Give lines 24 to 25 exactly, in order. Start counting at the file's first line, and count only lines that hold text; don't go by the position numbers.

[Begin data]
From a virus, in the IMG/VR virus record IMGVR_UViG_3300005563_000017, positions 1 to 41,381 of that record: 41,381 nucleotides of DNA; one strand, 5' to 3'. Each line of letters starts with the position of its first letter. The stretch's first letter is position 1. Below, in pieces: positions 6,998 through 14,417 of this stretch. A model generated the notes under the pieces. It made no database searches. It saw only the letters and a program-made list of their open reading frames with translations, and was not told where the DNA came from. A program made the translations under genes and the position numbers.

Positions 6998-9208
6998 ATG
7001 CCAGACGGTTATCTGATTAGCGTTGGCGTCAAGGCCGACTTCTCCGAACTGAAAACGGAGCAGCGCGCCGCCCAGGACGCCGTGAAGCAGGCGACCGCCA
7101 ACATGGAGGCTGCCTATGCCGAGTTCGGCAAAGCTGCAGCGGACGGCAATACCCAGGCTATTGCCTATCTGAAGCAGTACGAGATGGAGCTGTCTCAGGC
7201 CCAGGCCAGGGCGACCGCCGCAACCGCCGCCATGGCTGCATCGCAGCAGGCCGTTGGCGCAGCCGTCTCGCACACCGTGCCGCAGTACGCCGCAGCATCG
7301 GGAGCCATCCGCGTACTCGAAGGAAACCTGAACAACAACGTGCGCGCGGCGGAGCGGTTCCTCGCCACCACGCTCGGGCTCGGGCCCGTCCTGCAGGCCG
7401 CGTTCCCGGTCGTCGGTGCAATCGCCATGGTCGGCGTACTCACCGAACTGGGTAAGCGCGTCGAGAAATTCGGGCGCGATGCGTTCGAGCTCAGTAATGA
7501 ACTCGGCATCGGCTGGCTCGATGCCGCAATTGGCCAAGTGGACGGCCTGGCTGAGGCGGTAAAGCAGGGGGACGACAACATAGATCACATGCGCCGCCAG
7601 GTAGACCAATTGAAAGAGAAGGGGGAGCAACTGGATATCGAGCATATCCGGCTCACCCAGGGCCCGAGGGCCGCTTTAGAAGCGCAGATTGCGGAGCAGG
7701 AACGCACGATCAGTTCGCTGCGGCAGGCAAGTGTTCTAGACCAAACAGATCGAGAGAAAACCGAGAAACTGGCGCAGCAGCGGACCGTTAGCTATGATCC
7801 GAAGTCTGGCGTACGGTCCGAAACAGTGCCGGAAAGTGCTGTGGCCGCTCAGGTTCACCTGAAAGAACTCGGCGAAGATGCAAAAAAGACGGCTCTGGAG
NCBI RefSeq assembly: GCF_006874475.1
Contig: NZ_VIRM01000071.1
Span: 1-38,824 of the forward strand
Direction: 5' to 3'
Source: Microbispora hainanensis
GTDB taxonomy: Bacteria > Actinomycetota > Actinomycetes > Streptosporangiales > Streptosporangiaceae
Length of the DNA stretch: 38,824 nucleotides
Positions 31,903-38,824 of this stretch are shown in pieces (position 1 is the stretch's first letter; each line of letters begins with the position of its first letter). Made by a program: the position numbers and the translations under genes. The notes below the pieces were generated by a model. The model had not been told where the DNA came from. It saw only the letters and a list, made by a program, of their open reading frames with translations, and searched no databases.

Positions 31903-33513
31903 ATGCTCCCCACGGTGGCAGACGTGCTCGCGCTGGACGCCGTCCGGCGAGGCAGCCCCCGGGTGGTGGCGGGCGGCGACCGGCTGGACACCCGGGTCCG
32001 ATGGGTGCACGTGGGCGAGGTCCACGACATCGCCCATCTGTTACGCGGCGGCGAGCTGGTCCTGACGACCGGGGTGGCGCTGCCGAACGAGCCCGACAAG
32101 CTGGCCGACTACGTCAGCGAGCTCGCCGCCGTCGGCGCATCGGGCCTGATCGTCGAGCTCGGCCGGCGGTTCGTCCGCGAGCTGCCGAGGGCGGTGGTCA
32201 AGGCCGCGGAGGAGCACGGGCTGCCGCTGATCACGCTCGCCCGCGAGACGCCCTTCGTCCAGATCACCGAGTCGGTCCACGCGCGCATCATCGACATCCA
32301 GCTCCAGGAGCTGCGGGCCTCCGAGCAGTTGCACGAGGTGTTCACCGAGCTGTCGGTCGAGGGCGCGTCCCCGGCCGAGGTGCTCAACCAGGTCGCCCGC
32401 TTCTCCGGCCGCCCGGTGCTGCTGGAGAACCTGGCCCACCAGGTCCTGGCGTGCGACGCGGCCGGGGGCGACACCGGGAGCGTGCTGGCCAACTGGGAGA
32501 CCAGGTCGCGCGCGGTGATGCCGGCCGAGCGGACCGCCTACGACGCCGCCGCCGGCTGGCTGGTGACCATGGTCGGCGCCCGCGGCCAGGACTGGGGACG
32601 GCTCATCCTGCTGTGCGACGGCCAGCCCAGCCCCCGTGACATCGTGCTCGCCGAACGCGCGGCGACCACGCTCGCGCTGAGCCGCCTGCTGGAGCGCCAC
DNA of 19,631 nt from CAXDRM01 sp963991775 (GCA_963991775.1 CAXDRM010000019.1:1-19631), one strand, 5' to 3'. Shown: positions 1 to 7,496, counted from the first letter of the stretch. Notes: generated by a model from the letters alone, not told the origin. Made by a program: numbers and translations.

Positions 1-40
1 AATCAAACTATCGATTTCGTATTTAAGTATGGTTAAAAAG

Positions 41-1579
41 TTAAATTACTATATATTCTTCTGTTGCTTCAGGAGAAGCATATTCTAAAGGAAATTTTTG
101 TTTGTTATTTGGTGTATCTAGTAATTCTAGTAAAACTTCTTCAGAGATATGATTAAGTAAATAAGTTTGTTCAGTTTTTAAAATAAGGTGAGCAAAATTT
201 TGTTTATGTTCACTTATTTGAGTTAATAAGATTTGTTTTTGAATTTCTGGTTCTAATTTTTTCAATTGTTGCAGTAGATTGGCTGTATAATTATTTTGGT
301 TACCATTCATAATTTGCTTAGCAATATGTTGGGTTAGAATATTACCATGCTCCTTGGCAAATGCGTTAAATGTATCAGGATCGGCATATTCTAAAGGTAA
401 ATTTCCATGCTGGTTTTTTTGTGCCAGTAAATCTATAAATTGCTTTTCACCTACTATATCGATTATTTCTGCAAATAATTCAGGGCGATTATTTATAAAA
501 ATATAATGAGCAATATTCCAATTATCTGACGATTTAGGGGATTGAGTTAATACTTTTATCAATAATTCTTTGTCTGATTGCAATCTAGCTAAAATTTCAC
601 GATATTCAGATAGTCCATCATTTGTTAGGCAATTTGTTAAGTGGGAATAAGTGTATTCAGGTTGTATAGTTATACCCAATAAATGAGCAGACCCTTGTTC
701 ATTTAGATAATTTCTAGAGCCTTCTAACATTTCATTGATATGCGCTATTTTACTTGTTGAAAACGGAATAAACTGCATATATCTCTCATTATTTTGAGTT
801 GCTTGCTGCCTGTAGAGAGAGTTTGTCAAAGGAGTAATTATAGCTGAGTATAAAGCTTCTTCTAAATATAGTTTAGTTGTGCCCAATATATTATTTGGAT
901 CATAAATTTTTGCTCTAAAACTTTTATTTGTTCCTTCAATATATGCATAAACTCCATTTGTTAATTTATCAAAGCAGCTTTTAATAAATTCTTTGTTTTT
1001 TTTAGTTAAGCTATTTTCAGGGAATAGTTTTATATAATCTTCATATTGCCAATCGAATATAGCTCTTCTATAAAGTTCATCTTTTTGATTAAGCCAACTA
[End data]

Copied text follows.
32101 CTGGCCGACTACGTCAGCGAGCTCGCCGCCGTCGGCGCATCGGGCCTGATCGTCGAGCTCGGCCGGCGGTTCGTCCGCGAGCTGCCGAGGGCGGTGGTCA
32201 AGGCCGCGGAGGAGCACGGGCTGCCGCTGATCACGCTCGCCCGCGAGACGCCCTTCGTCCAGATCACCGAGTCGGTCCACGCGCGCATCATCGACATCCA